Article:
by Cristina Lopez Barrio
The Laguna women have suffered under a curse for unknown generations: each Laguna will find only tragedy in love, and she'll give birth only to daughters who carry on the curse. Clara Laguna, a golden-eyed beauty, defies her mother's warnings and begins a passionate affair with a young hunter, but he soon leaves her with nothing but a large house and a swollen belly. Clara swears revenge and turns his home into a house of prostitution. As subsequent generations of Laguna women are raised in the house, her life is shaped by Clara's vengeful spirit. One daughter tries to turn her back on everything Laguna and become respectable; another is so shattered at the death of her lover that she returns regularly to his grave for decades under the cloak of night to weep over her loss. Behind the closed doors of Scarlet Manor, passions run high and vengeance saturates everything, turning the Laguna women against the world outside and family within.
I have very mixed feelings about this book. The writing is excellent, evocative and seductive. From the first page you are drawn into the small town life of the Laguna, and their world casts a spell. Cristina Lopez Barrio is a storyteller, and her words invite the reader to forge an intimate connection with her characters. But this is where it falls short. Her characters take quirkiness to such an extreme that I don't really want to be so close to them. Manuela, daughter of Clara, is forced into prostitution at an early age. The experience warps her so much that she the only vent she can find for her rage is by killing chickens and tormenting cockroaches. When she gives birth to a beautiful daughter, she resents the child and spends her days beating the girl and trying to eradicate her good looks. When Manuela catches her daughter with her lover, she forces the boy to make love to her before shooting him with a rifle. She's a dreadful, twisted woman – and she's only one of the Laguna. They are all seriously flawed, which makes them interesting but also abhorrent.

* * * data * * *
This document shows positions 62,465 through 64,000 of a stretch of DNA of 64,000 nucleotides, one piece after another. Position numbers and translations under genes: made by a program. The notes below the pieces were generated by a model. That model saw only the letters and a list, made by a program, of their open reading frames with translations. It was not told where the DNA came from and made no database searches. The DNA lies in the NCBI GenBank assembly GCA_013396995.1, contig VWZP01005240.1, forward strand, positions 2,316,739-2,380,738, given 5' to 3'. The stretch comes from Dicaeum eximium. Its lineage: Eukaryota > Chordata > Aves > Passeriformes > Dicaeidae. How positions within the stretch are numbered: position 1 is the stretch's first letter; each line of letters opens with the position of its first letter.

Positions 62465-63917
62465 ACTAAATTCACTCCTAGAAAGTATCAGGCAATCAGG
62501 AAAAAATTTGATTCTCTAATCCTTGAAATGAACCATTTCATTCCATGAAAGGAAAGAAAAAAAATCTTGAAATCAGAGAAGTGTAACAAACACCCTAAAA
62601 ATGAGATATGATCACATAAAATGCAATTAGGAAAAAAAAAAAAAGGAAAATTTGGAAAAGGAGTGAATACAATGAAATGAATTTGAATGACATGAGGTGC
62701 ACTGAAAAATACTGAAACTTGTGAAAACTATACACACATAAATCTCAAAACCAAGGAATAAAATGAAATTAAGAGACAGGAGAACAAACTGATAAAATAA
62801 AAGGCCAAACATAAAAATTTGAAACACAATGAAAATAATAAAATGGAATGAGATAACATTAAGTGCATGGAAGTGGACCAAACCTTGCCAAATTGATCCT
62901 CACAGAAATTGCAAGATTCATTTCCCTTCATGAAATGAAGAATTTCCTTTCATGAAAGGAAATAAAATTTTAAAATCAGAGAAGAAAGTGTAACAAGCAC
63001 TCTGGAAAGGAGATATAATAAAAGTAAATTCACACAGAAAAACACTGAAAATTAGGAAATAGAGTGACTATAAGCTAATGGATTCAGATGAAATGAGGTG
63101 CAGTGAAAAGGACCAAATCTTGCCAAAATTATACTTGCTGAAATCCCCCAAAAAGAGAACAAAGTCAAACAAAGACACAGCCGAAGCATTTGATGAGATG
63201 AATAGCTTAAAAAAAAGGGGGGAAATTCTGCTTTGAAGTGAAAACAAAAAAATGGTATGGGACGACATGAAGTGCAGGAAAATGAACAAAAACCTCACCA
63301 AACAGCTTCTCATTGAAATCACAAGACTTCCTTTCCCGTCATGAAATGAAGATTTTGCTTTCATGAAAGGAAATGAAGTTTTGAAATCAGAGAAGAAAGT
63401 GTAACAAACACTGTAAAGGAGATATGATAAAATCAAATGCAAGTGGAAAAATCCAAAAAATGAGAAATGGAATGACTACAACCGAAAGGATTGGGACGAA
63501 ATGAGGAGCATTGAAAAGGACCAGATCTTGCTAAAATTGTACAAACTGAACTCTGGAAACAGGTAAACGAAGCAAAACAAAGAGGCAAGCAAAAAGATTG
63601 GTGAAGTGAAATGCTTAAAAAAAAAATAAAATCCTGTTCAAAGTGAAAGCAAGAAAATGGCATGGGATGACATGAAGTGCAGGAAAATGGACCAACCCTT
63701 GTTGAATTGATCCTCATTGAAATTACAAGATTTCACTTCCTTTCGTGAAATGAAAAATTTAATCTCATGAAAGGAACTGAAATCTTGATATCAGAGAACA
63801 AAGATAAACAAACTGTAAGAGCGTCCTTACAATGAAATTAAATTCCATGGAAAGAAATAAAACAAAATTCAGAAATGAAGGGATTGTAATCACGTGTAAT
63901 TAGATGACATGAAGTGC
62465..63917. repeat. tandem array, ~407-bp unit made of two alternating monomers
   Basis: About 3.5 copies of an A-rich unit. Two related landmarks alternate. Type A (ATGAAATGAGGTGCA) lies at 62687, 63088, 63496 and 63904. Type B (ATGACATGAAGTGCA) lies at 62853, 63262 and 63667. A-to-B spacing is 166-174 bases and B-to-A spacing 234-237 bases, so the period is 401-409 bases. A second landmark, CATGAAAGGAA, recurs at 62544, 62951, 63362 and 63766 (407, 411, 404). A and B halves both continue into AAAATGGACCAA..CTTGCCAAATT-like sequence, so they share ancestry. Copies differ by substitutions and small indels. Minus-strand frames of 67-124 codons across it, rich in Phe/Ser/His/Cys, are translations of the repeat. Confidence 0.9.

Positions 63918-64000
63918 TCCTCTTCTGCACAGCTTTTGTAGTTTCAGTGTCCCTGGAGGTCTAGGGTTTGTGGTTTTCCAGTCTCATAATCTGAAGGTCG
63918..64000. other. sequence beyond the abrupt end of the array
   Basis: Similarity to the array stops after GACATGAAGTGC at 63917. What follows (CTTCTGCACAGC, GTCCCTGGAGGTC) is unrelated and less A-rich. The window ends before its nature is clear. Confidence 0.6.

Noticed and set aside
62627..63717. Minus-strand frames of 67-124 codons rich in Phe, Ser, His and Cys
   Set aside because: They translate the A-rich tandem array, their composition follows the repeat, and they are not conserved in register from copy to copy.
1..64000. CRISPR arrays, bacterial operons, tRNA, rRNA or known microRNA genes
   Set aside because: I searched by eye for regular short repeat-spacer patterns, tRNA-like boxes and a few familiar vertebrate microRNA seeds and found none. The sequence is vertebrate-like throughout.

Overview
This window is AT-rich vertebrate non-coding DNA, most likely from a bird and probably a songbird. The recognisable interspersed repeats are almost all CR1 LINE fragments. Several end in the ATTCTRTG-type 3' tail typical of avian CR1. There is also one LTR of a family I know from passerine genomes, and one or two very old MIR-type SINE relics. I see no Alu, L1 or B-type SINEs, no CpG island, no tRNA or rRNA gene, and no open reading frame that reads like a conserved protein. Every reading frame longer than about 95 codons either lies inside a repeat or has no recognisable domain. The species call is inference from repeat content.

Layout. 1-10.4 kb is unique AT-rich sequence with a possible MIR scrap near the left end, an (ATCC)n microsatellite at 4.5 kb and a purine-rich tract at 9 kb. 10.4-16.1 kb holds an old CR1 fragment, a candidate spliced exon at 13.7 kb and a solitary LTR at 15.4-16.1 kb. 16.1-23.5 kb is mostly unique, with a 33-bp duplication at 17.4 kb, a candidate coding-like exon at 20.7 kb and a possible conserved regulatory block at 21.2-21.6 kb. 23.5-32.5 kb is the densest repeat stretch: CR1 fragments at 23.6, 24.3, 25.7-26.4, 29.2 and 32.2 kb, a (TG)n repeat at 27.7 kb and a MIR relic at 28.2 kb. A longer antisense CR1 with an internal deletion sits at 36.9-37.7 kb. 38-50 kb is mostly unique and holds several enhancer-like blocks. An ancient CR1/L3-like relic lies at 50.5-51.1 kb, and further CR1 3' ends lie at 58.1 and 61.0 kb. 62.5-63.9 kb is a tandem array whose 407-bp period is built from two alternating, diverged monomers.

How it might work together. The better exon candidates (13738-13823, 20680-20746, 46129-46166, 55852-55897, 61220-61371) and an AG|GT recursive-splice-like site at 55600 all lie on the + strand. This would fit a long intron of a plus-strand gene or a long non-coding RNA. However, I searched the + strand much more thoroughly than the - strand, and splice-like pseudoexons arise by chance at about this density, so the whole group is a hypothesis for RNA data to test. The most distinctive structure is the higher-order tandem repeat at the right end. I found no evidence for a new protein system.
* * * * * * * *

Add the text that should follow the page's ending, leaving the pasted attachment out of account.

It's a very sensual novel. Sex and food becoming increasingly linked with each generation. A servant of Clara so loves her mistress that she sneaks things that her mistress touches – food, pots, hair, anything – to eat and savor on the sly. As the years pass, this servant because creepier and creepier. But she's hardly the only chef; all the Laguna women cook, and cook well. When Manuela's daughter Olvido cooks, she kisses ingredients and drips sauce on her nipples to test for temperature and consistency. Any man who sees her in the kitchen falls head over heels for her...throw in that curse, and you know it'll never end well.
The House of Impossible Loves does tend to ramble, though, and the never-ending backstabbing and anger and bitterness just wore me out. It's a novel that needs endurance, but at the end I'm not sure the journey was worth the time and effort to get through.
The writing style of this book reminds me strongly of authors like Isabel Allende and Gabriel Garcia Marquez, falling into the magic realism tradition. I've seen a lot of reviewers also compare it to Like Water for Chocolate, but as I've never read that book I can't confirm the similarities. I personally didn't like the book, but I am the first to admit that it's beautifully written, and if you like these authors you'll enjoy this one, too.
4 out of 5 stars
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Peeking into the archives...today in:
2012: Hetalia Vol. 2 by Hidekaz Himaruya
2011: Elizabeth's Women by Tracy Borman
2010: News: Press “Pause” on the Piranha
2009: The Rapture by Liz Jensen
2008: Tan Lines by J. J. Salem